The science of staying on top


May 21, 2006

The state of science and technology in Maryland was the focus of some 250 people from industry, government, academia and civic organizations who gathered at the University of Maryland, College Park last month. Dividing into groups, they considered various aspects of Maryland's competitive status in an increasingly technological global economy. Here is a summary of some of their findings.


Maryland has jumped out ahead of the other states recently by developing a grass-roots response to technological challenges from countries such as India and China.

Over the past several months, new warnings have emphasized the growing threat to U.S. dominance in science and technology. President Bush and Congress have responded with proposals for federal action. But many of the issues require state and local responses as well, and Maryland is taking the lead in asking what we can do for ourselves.

We began with a summit. The University of Maryland and 19 other organizations convened top leaders from the public and private sectors to organize for an ongoing, grass-roots response.

It was the first statewide meeting of its kind since a National Academies' committee issued a report last year. The report warned that other nations are heavily investing in science and technology while U.S. commitments stagnate, and talent, investment and momentum move abroad. It recommended federal action steps, and Washington responded with proposals to increase investments in basic research, K-12 science and math education, higher education and incentives for industry.

We hope these efforts will bear fruit, but federal action is only part of the solution. Problems like K-12 education are ultimately state and local issues; states need to organize to get the right things done and better prepare to take advantage of new resources.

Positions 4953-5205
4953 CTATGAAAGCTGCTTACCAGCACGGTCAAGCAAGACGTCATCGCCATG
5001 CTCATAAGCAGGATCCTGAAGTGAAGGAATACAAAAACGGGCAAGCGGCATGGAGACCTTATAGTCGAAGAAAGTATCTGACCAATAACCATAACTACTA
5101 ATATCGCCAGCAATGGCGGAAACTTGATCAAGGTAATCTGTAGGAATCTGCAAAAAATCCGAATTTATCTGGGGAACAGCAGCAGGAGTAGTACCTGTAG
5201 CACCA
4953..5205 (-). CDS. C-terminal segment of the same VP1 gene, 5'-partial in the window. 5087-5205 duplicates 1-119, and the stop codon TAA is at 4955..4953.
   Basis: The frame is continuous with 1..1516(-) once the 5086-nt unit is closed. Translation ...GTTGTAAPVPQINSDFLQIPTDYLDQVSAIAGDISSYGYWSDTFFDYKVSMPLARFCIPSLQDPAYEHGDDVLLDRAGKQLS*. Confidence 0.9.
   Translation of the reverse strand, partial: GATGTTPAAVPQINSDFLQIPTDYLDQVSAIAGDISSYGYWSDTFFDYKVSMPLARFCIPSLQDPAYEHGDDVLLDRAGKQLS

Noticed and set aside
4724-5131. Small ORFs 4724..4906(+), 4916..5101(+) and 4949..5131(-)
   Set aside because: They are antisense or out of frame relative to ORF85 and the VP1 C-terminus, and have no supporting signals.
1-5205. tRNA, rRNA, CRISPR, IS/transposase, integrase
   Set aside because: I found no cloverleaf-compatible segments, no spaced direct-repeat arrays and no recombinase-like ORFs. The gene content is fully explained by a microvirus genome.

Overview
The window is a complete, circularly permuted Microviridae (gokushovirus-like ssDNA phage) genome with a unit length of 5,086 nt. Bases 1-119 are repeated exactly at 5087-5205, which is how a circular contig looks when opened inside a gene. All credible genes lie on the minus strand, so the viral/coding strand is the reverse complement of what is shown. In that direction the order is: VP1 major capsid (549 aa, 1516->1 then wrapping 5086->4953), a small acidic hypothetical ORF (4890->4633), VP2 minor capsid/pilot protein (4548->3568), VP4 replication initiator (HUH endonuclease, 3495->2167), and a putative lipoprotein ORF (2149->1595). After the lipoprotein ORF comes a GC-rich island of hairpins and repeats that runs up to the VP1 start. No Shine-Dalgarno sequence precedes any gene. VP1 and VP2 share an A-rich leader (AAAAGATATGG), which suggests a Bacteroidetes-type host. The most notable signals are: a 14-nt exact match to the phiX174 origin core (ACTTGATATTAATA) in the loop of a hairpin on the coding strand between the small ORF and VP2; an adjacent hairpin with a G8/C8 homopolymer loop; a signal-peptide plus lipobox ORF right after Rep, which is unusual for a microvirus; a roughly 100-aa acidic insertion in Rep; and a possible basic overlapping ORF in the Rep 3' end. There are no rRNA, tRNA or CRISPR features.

Below you'll find brief comments from summit moderators recapping what they heard in their workshops. You'll see a substantial overlap, which, as one of the moderators suggests, points to systematic problems.

Maybe you'll have some ideas of your own and can make some commitments. If so, send them to me. We'll post them on the summit Web site. My e-mail address is: C.D. Mote Jr. is president of the University of Maryland


Panel: K-12 science and math education

Our panelists stressed the need to change perceptions of science-technology-engineering-mathematics (STEM). One survey found that 84 percent of U.S. middle school students would rather clean their rooms, take out the garbage or go to the dentist than do math homework.

Right from kindergarten, children need more opportunities to experience how science, technology and math are part of their everyday world. Yet, we heard again that the scale of solutions is too small for the scale of the challenges. While we have many excellent schools and teachers, we don't have enough.

It will take more to reach children who have never imagined a serious future in science, technology, engineering and mathematics -- a talent pool we cannot afford to ignore. Richard Steinke is deputy state superintendent with the Maryland State Department of Education.


Panel: Higher education and recruiting/retaining best and brightest students, scientists and engineers

We discussed how to plug the leaky "pipeline" of talented students and teachers. Students are losing interest, and as a result the education pipeline leaks potential talent at every point. One way to address this problem is to focus on the entire spectrum, from "K through Gray." We can find an untapped resource in the retiring personnel from government and industrial labs around the state who might teach the STEM courses -- science-technology-education-math.

Marketing to students and parents is a priority -- responding to negative cultural signals that STEM fields are "boring," "nerdy," "too difficult" or lacking in opportunities. Also, we need to improve science teaching, making it more inspiring and connecting science and engineering to real-world experiences. Higher education can help by developing more-effective techniques for teaching in the lower grades. Communication with industry can help us identify the skills needed in today's world and tomorrow's. Steven Knapp is provost and senior vice president for academic affairs at the Johns Hopkins University.


Panel: Commitment to long-term basic research

In basic research, Maryland starts from a position of strength because of the presence of federal government laboratories, as well as strong research universities and a highly trained work force. By many measures, Maryland ranks at the top of the nation in federal R&D investment on a relative scale. Private industrial R&D spending, however, is significantly below the federal support levels. Leveraging the presence of the federal government assets to benefit the future of the state's enterprises is a key goal.

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